From time to time, I find it instructive to read books written by academics with whom I do not share a worldview. One such, Norman Geisler, has written or co-authored over four dozen books and many articles over a forty year career. He holds the position of dean at Southern Evangelical Seminary. One may disagree with him, and yet respect his fervor and willingness to articulate his views.
The book is blurbed by Josh McDowell, Ravi Zacharias, Paige Patterson and others. Duane Gish provides a Forward and Wayne Friar a Preface. There is much good (original) source material in the book, including much of the Overton decision (McLean, 1982) as Geisler analyzes that decision and critiques it. Court cases from the 1925 Scopes trial to the 2005 Dover case are analyzed.
Geisler positions himself as a philosopher, not a scientist. He has apparently not read deeply into the science of the evolution-creation controversy. He admits, for instance, to have never read Duane Gish's 1973 book, THE FOSSILS SAY NO. He accepts the scientific expertise of the YEC adherents on their say-so. He is deeply convinced of four things: (1) Creation and evolution are the only two views of origins (there can be but one true position), (2) there is a difference in kind between experimental science and "forensic" science, (3) the media is biased, and (4) there is genuine scientific evidence for the creationist position. On these premises, he bases his book. Paige Patterson comments that Geisler "offers the sort of clarity this debate requires." I did not find this to be true; Geisler consistently confuses science and metaphysical speculation, majors in minors and, generally, brings more heat than light into the debates.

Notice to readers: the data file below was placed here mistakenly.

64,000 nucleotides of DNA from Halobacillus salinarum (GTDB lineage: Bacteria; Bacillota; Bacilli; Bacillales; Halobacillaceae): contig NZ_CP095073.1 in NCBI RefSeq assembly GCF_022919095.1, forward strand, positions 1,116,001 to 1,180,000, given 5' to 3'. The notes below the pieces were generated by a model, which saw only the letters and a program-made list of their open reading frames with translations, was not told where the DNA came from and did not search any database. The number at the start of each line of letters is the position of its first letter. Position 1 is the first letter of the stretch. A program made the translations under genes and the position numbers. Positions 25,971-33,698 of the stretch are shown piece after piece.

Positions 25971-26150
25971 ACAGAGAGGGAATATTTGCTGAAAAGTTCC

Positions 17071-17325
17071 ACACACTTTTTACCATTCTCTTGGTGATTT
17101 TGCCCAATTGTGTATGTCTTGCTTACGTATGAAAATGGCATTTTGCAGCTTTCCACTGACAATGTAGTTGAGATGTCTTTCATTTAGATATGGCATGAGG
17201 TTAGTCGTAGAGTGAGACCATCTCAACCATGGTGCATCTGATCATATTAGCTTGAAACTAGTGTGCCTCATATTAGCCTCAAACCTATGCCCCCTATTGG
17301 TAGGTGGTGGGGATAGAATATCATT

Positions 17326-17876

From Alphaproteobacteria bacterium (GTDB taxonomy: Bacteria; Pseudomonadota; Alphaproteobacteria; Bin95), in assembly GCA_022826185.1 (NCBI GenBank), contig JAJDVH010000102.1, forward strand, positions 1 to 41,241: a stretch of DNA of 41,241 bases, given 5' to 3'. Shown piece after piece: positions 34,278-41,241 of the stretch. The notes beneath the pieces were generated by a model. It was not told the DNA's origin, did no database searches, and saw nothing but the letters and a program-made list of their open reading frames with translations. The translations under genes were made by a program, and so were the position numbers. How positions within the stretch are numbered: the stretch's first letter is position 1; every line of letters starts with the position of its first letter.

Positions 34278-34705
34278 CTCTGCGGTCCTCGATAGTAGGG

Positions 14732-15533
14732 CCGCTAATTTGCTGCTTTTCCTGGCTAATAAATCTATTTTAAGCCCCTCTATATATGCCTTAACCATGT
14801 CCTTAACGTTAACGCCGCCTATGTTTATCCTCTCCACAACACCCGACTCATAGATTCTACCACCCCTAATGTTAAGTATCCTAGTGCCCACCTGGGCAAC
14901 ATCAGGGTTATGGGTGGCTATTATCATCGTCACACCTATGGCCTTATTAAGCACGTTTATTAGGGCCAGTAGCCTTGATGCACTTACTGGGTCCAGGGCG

Chapter 4 particularly puzzled me. It is entitled "The Testimony They Refused to Transcribe." Geisler spends 37 pages on this and then, in Appendix 4, uses another 23 pages to completely document that testimony (his own). That's over 15% of the book! He makes no case that the "refusal to transcribe" was anything more than either an oversight or simply the court's recognition that the content was irrelevant to the issues at trial. When I read the testimony, the latter reason seemed most likely. Geisler did get some bad press after this testimony; its publication may serve, to some extent to clarify (and normalize) his beliefs about the occult, UFOs and the like. I suspect that is the reason he spent so much time on it.
One point Geisler makes may be instructive, and may show how his education in the philosophy, methods, procedures and assumptions of science is lacking. On page 252, he writes: ' . . . while naturalistic evolutionists . . . criticize creationists of a 'God-of-the-gaps' fallacy . . . they are themselves guilty of a "Nature-of-the=gap" view." It is this sort of thinking, of course, that has led Phillip Johnson's "Intelligent Design" crusade. If magic were real, such thinking might have an audience.
So do I recommend this volume? Yes. It has a place in a University library, and many ASA members may want to check it out for an evening of entertaining reading. It will not stay in my personal collection, however, very long.
John W. Burgeson
Sent to PSCF 7-21-2007